Colin Bryden

Beware of 2nd Test syndrome!

2012-08-01 06:53
Sport24 columnist Colin Bryden (File)
After their comprehensive win at the Oval, the South African cricketers will have to avoid what has become a distressing second Test syndrome if they are to clinch the series against England at Headingley, starting on Thursday.
In rapid succession, the Proteas have started a series strongly, only to make a hash of the next match.
It started in 2009/10 when South Africa came within one wicket of beating England at Centurion, then lost the second Test by an innings. A few months later they won the first Test in India by an innings and lost the second, also by an innings.
Since then three successive home series have followed the same pattern ? against India in 2010/11, and Australia and Sri Lanka last season ? a big win in the first Test was followed by defeat in the next Test.
Of those defeats, perhaps the most disappointing was against Australia when the Proteas had a golden opportunity to win a home series against their great rivals for the first time in 42 years. They won the toss on a good Wanderers batting pitch and should have been able to bat the Australians out of the game to clinch a two-match series.
Instead, one batsman after another virtually gave his wicket away and South Africa were bowled out on the first day. Despite the experience in the batting line-up it was a performance that reeked of immaturity.
It was Gary Kirsten?s first series as coach and one senses that some meaningful progress has been made on the mental front. There was a ruthlessness about the cricket at the Oval that was not in evidence on that dismal day at the Wanderers - a determination not to give wickets away that was so successful that only four men got to the crease.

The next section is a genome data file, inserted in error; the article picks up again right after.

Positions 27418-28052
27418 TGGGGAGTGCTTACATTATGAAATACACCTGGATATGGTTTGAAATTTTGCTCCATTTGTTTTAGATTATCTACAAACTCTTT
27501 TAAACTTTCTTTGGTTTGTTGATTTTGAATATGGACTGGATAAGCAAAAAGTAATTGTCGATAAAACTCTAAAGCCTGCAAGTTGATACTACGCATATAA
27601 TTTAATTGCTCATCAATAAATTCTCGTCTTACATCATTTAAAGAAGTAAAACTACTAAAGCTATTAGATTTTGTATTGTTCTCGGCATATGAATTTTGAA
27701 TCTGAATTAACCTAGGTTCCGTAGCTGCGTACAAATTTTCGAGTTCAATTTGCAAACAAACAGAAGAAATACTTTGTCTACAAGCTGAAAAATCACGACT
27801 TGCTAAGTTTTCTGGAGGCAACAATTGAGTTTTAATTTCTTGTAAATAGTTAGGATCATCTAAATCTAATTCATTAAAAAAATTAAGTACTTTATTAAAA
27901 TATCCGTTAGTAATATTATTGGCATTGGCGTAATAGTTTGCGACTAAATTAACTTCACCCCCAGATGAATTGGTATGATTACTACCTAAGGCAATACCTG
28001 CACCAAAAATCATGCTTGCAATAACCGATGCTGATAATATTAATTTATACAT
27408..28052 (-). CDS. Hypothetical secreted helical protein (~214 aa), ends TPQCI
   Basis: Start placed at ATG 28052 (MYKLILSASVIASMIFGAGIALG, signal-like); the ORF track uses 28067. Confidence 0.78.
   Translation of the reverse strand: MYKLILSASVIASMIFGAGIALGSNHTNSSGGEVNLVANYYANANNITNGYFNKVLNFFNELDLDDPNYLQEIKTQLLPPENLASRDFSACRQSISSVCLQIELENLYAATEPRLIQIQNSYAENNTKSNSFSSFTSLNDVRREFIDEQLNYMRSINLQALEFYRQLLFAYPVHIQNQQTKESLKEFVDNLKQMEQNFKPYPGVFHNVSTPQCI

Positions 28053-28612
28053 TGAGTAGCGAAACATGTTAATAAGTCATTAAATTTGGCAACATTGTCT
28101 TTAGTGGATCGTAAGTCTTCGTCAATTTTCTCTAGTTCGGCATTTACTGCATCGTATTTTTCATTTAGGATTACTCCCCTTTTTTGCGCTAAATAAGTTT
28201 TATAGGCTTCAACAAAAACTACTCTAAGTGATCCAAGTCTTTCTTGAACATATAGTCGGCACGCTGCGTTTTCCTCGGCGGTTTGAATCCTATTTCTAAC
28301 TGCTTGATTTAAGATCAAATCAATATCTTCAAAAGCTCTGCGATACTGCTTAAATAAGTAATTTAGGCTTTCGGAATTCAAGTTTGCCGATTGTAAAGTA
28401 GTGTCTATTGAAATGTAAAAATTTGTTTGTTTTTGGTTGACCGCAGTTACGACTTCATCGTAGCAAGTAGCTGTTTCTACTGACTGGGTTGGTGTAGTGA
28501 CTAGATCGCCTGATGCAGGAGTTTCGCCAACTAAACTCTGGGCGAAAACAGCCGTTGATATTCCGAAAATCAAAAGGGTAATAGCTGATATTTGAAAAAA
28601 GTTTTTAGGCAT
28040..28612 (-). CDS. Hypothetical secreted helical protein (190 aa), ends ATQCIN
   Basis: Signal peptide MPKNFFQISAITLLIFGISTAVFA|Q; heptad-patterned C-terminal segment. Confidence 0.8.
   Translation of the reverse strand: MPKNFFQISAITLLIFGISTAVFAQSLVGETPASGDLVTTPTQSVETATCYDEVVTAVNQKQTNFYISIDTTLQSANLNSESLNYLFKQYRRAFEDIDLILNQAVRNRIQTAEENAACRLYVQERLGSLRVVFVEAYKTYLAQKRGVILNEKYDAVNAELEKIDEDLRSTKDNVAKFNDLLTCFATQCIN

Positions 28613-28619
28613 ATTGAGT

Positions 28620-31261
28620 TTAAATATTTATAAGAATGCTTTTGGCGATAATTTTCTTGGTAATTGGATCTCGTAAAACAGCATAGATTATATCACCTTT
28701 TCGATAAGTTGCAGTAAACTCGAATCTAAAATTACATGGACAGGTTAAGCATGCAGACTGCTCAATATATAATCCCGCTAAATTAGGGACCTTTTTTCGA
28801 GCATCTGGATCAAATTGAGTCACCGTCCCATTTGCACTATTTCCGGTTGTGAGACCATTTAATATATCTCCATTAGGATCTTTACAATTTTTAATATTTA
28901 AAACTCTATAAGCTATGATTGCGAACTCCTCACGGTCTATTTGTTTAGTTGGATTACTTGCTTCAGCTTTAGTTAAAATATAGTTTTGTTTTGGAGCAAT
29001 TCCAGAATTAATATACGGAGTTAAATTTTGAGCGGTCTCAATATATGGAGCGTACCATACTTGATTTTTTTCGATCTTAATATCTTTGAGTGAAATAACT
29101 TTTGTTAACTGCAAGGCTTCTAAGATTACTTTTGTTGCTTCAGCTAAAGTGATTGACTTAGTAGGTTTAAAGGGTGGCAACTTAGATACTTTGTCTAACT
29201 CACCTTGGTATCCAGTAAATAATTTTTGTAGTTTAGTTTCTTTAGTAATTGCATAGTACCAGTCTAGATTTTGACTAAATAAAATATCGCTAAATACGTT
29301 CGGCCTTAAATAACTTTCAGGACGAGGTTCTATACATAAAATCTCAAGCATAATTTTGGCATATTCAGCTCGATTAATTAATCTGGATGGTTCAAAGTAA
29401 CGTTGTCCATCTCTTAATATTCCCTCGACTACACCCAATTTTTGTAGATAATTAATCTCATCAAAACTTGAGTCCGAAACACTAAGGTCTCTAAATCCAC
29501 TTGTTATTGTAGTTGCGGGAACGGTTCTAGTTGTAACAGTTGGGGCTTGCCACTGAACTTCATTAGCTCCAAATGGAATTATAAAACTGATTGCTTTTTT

The batting feast at the Oval meant that AB de Villiers, Jacques Rudolph and JP Duminy did not get to the crease. De Villiers made 80 in a two-day match against Worcestershire on Friday but the other two have yet to get among the runs in four non-Test innings. Rudolph, though, claimed not to be concerned as he looked forward to playing again on what was his home ground for five years while he played for Yorkshire.
Rudolph had an interesting take on the Headingley pitch. Although it has a reputation for being bowler friendly, Rudolph said it was the sort of surface on which batsmen could ?go big? ? provided they achieve the small matter of mastering the swing and seam movement that are often to be found in Leeds.
The sky was heavily overcast on Tuesday and the pitch looked green when the groundsman briefly rolled the covers away. That, of course, could change dramatically by Thursday but the weather forecast indicates that clouds and some rain are likely during the Test.
Colin Bryden will be covering the England-South Africa series. He has reported on all four of South Africa’s previous tours of England since 1994.

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